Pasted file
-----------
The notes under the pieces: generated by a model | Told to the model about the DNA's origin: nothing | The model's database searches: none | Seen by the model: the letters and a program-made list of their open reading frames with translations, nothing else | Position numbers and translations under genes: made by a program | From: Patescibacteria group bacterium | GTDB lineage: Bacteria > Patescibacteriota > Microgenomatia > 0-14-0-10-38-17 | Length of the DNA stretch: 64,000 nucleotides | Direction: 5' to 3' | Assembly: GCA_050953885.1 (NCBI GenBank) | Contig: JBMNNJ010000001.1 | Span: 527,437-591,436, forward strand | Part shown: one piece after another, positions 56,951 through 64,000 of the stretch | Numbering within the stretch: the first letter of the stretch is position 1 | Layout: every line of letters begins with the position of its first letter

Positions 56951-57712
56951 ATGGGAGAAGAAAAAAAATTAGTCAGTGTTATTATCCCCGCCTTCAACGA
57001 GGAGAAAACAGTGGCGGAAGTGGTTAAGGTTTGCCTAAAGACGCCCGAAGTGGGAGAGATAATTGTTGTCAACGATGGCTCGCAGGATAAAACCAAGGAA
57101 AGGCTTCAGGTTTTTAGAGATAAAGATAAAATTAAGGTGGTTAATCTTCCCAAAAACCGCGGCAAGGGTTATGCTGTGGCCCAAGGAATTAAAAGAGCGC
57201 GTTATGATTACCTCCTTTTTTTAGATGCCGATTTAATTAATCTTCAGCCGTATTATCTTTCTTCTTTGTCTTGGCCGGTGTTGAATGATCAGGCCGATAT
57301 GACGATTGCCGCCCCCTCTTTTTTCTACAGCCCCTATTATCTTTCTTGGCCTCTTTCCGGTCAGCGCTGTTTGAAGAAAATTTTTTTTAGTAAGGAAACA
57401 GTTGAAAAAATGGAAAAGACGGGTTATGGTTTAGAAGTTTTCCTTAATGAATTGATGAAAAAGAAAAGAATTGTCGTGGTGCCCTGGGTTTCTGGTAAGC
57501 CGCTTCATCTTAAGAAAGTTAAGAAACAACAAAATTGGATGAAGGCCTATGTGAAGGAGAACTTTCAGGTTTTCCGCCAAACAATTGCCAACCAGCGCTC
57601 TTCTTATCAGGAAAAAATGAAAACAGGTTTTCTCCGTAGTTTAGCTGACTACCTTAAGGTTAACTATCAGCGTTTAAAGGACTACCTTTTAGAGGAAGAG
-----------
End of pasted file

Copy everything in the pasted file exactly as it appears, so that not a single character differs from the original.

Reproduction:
The notes under the pieces: generated by a model | Told to the model about the DNA's origin: nothing | The model's database searches: none | Seen by the model: the letters and a program-made list of their open reading frames with translations, nothing else | Position numbers and translations under genes: made by a program | From: Patescibacteria group bacterium | GTDB lineage: Bacteria > Patescibacteriota > Microgenomatia > 0-14-0-10-38-17 | Length of the DNA stretch: 64,000 nucleotides | Direction: 5' to 3' | Assembly: GCA_050953885.1 (NCBI GenBank) | Contig: JBMNNJ010000001.1 | Span: 527,437-591,436, forward strand | Part shown: one piece after another, positions 56,951 through 64,000 of the stretch | Numbering within the stretch: the first letter of the stretch is position 1 | Layout: every line of letters begins with the position of its first letter

Positions 56951-57712
56951 ATGGGAGAAGAAAAAAAATTAGTCAGTGTTATTATCCCCGCCTTCAACGA
57001 GGAGAAAACAGTGGCGGAAGTGGTTAAGGTTTGCCTAAAGACGCCCGAAGTGGGAGAGATAATTGTTGTCAACGATGGCTCGCAGGATAAAACCAAGGAA
57101 AGGCTTCAGGTTTTTAGAGATAAAGATAAAATTAAGGTGGTTAATCTTCCCAAAAACCGCGGCAAGGGTTATGCTGTGGCCCAAGGAATTAAAAGAGCGC
57201 GTTATGATTACCTCCTTTTTTTAGATGCCGATTTAATTAATCTTCAGCCGTATTATCTTTCTTCTTTGTCTTGGCCGGTGTTGAATGATCAGGCCGATAT
57301 GACGATTGCCGCCCCCTCTTTTTTCTACAGCCCCTATTATCTTTCTTGGCCTCTTTCCGGTCAGCGCTGTTTGAAGAAAATTTTTTTTAGTAAGGAAACA
57401 GTTGAAAAAATGGAAAAGACGGGTTATGGTTTAGAAGTTTTCCTTAATGAATTGATGAAAAAGAAAAGAATTGTCGTGGTGCCCTGGGTTTCTGGTAAGC
57501 CGCTTCATCTTAAGAAAGTTAAGAAACAACAAAATTGGATGAAGGCCTATGTGAAGGAGAACTTTCAGGTTTTCCGCCAAACAATTGCCAACCAGCGCTC
57601 TTCTTATCAGGAAAAAATGAAAACAGGTTTTCTCCGTAGTTTAGCTGACTACCTTAAGGTTAACTATCAGCGTTTAAAGGACTACCTTTTAGAGGAAGAG